Author: Matt Kaye PM
James Stone, a 14-year old boy, with a good grades, friends, and a girlfriend. His parents were killed when he was a baby in an unresolved incident. One day, a shock supernatural discovery leaves him on the run from unknown pursuers. Contains some romance, a lot of action, and drama, with a bit of humour. Soon to be free on KindleRated: Fiction T - English - Supernatural/Romance - Chapters: 10 - Words: 31,544 - Reviews: 25 - Favs: 10 - Follows: 12 - Updated: 10-11-12 - Published: 01-25-11 - Status: Complete - id: 2885405
|A+ A- Full 3/4 1/2 Expand Tighten|
No one was staring at him. James was trying to convince himself of that walking into school. And they probably weren't, but he couldn't see how no one would notice the guns he had in his inside blazer pockets, the graze on his cheek, or the tired and painful way he was walking.
"What do I do now?" asked James, voicing his thoughts. He could phone the Police right now and he could get put somewhere safe, although he had heard stories about people who were supposed to be under protective custody being found and killed.
"Well, are you prepared to run away?" asked Ryan, "As in, go into hiding, right now?"
"Now?" asked James anxiously, "Really?"
His stomach bubbled with fear. He didn't want to run away. He didn't have much money and he wouldn't know where to go. He really didn't want to become homeless of his own choice. Ryan noticed his expression.
"Yeah, I didn't think so," said Ryan bluntly. "But I have a plan. You spend the rest of the day in school, where it's too public for them to attack, then we go back on the bus, and you go back to my house for a change of clothes. Then we go back to the care home, disguised, and pack a bag for an emergency getaway. I'll ask if you can stay at mine overnight until this dies down or we find out something new. Are you good with that?"
James nodded, it seemed sensible. As long as he got through today, they had a plan.
"Why don't we go back now?" asked James.
"Well, they're probably still looking for you back there now," he replied, "But with the damage you caused, they can't stick around waving guns about all day, and after a few hours they'll probably assume you got away, and it'll be safer."
James nodded. He knew that he was lucky to be alive now, and it was probably only his power that had saved him. It was also probably his power which had caused the incident in the first place though, so it was a mixed blessing. And even if his new ability failed him he had two surprisingly heavy pistols he could use, which was excessive. James stopped by a corner and pulled Ryan over to the side.
"Ryan, take one of the guns," whispered James.
"You heard me. I hardly need more than one, do I?" James looked him in the eyes, "Take one Just in case I need backup."
Ryan reluctantly agreed, and they did a pretty unsubtle changeover under their blazers. No one noticed. He felt a bit safer now, knowing he had an armed Ryan watching his back in case his pursuers came back.
James greeted Maxine inside, but his attention was elsewhere. He smiled and tried to act normal, but thought she noticed something was off.
For some reason James thought if he could just get through the day, the whole incident would disappear and be forgotten, and he would just live his life as before. He knew it was stupid, but there was a chance that the attackers might give up now that their attempt had failed. However, if he was attacked again, he would have to take the risk and call the Police, unless he wanted to go on the run. But anyway, they surely wouldn't come after him in school. No need to worry.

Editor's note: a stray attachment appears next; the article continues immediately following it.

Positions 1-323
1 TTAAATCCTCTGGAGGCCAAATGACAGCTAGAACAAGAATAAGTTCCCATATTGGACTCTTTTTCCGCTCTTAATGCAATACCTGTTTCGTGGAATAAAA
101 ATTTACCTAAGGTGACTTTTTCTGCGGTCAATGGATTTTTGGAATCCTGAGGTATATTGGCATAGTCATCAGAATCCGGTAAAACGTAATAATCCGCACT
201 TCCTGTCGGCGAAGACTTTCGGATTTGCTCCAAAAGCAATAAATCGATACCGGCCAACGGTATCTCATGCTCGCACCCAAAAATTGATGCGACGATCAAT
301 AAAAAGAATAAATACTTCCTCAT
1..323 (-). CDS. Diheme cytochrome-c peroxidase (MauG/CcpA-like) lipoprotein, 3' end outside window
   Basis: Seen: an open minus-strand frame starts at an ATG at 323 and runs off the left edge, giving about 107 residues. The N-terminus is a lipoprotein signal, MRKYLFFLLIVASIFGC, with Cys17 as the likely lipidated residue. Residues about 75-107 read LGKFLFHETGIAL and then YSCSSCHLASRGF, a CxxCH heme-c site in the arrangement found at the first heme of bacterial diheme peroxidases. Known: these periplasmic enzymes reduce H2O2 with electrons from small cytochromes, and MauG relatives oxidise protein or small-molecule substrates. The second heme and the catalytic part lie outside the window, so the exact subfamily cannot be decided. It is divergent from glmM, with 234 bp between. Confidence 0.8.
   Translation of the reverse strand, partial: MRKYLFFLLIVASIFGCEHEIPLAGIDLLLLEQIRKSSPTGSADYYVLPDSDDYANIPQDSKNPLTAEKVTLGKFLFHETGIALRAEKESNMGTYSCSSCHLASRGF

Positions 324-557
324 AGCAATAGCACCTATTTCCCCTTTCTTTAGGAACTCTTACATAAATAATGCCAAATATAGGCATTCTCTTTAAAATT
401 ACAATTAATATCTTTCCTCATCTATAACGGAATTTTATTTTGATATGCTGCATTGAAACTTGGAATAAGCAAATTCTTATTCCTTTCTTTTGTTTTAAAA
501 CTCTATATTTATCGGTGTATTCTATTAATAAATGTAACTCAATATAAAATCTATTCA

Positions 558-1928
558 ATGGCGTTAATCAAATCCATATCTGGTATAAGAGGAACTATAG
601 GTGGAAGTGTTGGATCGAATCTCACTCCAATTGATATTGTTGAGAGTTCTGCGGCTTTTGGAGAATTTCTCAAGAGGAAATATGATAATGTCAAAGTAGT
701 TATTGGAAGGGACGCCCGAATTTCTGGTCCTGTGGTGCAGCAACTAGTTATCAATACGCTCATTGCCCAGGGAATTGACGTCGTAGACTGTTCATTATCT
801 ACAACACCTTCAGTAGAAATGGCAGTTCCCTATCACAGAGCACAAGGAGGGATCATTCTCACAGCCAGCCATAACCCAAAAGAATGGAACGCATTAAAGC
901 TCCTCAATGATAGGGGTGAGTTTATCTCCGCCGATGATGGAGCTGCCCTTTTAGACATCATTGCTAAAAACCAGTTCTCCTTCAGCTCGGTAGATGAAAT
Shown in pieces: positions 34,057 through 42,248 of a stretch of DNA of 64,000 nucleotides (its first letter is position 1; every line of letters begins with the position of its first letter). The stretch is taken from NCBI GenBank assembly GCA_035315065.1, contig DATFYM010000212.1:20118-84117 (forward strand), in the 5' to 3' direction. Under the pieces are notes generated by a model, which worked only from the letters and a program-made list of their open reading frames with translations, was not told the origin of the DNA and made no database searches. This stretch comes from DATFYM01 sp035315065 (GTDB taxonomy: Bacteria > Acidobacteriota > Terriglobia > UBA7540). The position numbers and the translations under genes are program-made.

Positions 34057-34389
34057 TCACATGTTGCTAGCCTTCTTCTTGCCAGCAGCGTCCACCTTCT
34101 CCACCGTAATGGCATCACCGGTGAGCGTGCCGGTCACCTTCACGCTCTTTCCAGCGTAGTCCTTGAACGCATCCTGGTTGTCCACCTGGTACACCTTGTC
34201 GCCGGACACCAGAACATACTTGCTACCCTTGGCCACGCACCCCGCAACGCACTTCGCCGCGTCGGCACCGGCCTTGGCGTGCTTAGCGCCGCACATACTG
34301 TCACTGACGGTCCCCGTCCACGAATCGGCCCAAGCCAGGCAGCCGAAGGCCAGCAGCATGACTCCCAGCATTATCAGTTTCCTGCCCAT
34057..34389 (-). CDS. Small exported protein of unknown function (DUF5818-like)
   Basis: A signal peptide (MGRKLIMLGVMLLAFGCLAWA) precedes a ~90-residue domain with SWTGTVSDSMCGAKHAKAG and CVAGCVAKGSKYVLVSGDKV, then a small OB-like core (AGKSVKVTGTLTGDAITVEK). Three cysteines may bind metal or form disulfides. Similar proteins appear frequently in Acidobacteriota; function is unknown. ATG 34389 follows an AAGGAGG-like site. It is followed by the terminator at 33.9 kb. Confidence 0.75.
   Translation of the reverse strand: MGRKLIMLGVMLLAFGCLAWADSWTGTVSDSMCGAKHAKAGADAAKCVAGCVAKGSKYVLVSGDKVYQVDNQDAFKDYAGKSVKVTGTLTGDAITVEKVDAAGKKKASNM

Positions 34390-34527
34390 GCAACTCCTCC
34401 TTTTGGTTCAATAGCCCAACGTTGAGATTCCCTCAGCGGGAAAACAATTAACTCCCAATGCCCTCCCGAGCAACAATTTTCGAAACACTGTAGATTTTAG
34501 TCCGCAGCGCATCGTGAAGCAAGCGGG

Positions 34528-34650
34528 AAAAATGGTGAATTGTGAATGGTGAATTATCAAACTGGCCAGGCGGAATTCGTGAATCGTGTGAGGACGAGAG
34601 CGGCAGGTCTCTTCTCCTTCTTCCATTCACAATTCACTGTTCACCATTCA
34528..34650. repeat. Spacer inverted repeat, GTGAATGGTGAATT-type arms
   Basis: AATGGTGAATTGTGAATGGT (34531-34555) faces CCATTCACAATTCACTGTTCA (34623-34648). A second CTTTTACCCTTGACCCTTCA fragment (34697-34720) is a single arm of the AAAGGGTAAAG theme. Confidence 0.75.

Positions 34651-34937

As usual, he was wrong.
James fiddled with the pen he'd borrowed from Ryan. Oh God, Maths! He had Mrs Wills for this, and her lessons were unbelievably dull, he hated them even more than English. So it was typical that everything would start going wrong in a Maths lesson wasn't it? It was 1:25, only five minutes until break, and time was passing slower than ever.
He had been nervously waiting for something to happen all morning. He was starting to wonder if anything would. Almost straight after he thought that, a Police car parked itself in the courtyard. James' heart sped up. In theory, he would be fine. If it was for him they'd get him to give a witness statement or something first. The Police surely wouldn't hurt him; he should be safe with them. The biggest worry would be the attackers getting to him in the Police station, but in theory the cells were secure, and the Police were armed. Then he saw the driver getting out the car and gaped.
It was him. The guy he had hit with the car door. He could see the bruises on the side of his face. This really wasn't good. He was royally screwed. A second one was with him, a woman. The guy seemed to be the more dominant one of the two, and he could make out a stab proof vest. Brilliant. Well, at least he could stab him in the leg if he needed to, and if he was lucky, the man might bleed out and not be able to follow him at all.
Only the events of this morning could have made him think a thought like that. James felt the handle of a pistol, wondering if he'd need to use it again.
Either way, James had to get out of there. If he shot at the Police they'd shoot back, and there was a chance the Policewoman was innocent, under the command of a superior. He didn't believe all the Police were corrupt, but if the boss was, the others would probably believe anything he said. To his great relief, the school bell rang. James had a chance to get away at least. He grabbed Ryan as he headed out of the door, and checked to see if there were any people near.
"He's here," James whispered frantically.
"One of the guys I knocked out this morning, he's here. And he's a Police officer. I need to hide," James looked him in the eye, "No joke."